Earlier this week, noted University of Wisconsin historian William Cronon published an op-ed in the NYT that, among other things, drew parallels between Wisconsin Governor Scott Walker and Senator Joe McCarthy. (Yes, that McCarthy.) It was a bit much, particularly given its attempt to attribute all indecent or improper behavior in the Wisconsin imbroglio to one side of the aisle. (Althouse had a similar reaction.) But there may be more to the story.
Earlier in March Prof. Cronon launched a blog to provide historical perspective on the fight over collective bargaining rights for public employees in Wisconsin. A week or so ago he wrote a blog post on the American Legislative Exchange Council, largely crediting ALEC with the push for anti-public-sector-union legislation in many states. Shortly thereafter, the Wisconsin GOP submitted an oped records request seeking any e-mails sent by Prof. Cronon on his university account that makes reference to unions and other words or phrases related to the current dispute of public employee collective bargaining. (More here, here, and here.) The post on ALEC had a few errors (such as the claim that ALEC only accepts Republicans as legislative members) but there was nothing in the post, or Cronon’s other recent writings, that would justify this sort of response. Not even close.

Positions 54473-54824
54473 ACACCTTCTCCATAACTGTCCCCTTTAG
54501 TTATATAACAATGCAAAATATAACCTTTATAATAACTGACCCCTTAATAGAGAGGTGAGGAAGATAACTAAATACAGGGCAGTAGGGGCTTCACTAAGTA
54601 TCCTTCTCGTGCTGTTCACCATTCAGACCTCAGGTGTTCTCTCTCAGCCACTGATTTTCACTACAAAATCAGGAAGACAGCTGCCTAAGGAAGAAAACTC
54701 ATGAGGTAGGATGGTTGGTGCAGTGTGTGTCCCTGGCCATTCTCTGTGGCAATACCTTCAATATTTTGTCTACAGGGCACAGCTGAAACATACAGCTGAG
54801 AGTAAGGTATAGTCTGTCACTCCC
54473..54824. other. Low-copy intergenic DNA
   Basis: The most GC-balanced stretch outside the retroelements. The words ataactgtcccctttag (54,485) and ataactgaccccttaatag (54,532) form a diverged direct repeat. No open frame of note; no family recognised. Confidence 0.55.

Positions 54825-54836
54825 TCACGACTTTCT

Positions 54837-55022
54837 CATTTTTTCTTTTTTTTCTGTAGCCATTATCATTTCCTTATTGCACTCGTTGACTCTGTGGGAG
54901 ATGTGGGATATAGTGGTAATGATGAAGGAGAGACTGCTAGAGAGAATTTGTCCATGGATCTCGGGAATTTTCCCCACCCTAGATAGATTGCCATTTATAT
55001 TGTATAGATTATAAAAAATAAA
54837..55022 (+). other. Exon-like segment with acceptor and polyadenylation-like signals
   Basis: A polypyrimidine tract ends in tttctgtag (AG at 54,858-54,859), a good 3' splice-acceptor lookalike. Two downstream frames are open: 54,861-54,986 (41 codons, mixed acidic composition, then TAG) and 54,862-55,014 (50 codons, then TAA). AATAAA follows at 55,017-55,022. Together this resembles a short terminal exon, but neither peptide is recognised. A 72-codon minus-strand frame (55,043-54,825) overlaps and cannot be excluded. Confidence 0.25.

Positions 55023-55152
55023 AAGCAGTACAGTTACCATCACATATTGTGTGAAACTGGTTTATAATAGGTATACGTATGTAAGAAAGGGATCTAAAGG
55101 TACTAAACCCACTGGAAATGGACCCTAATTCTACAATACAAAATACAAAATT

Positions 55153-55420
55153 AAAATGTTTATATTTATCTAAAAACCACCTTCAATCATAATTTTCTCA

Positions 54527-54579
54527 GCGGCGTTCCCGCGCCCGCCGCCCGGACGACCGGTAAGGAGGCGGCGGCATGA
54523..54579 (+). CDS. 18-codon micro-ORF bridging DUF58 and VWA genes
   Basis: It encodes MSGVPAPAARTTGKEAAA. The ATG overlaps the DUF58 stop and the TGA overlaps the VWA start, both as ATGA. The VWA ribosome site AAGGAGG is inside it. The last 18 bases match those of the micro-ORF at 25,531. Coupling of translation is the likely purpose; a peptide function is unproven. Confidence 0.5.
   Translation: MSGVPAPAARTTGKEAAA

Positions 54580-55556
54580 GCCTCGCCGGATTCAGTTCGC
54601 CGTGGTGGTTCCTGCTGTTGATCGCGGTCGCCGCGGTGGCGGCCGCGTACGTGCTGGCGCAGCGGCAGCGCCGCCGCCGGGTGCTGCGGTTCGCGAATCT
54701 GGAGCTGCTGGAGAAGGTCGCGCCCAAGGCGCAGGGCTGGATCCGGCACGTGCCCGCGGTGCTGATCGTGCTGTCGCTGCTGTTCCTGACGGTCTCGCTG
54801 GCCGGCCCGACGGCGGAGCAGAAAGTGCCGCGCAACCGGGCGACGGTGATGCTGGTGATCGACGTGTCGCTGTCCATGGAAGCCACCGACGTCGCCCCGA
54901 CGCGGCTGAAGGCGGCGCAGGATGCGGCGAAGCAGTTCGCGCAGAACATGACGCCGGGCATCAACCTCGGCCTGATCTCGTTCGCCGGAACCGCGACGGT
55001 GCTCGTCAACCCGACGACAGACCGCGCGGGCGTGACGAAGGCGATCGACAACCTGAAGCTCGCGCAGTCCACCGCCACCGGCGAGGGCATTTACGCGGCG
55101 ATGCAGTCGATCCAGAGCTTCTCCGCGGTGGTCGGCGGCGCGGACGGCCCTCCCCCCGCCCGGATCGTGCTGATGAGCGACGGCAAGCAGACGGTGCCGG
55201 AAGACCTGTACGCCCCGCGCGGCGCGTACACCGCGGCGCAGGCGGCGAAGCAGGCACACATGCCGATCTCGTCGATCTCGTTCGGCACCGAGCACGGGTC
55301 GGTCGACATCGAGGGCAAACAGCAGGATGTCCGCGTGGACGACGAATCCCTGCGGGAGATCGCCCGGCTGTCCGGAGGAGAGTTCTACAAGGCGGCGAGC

The request was submitted on March 17, and the op-ed ran on March 21. This makes the op-ed, and the invocation of Joe McCarthy, easier to understand. The open records request infuriated Prof. Cronon, and with good reason. Even if justified under Wisconsin state law, the request looks like an effort to intimidate a prominent critic by conducting a fishing expedition through private communications — an expedition aimed at producing fodder for additional attacks on his reputation. Unless the Wisconsin GOP wants to embrace the McCarthy mantle, it should explain the basis for its request — pointing to some evidence of meaningful wrongdoing by Professor Cronon that could justify this intrusion — or confess error and desist.
UPDATE: NRO’s Reihan Salam argues “Cronon’s arguments should be engaged on their own terms,” and puzzles over the purpose of request. Here are two UW takes: Althouse and Harry Brigham. And here’s a roundup of more links and commentary.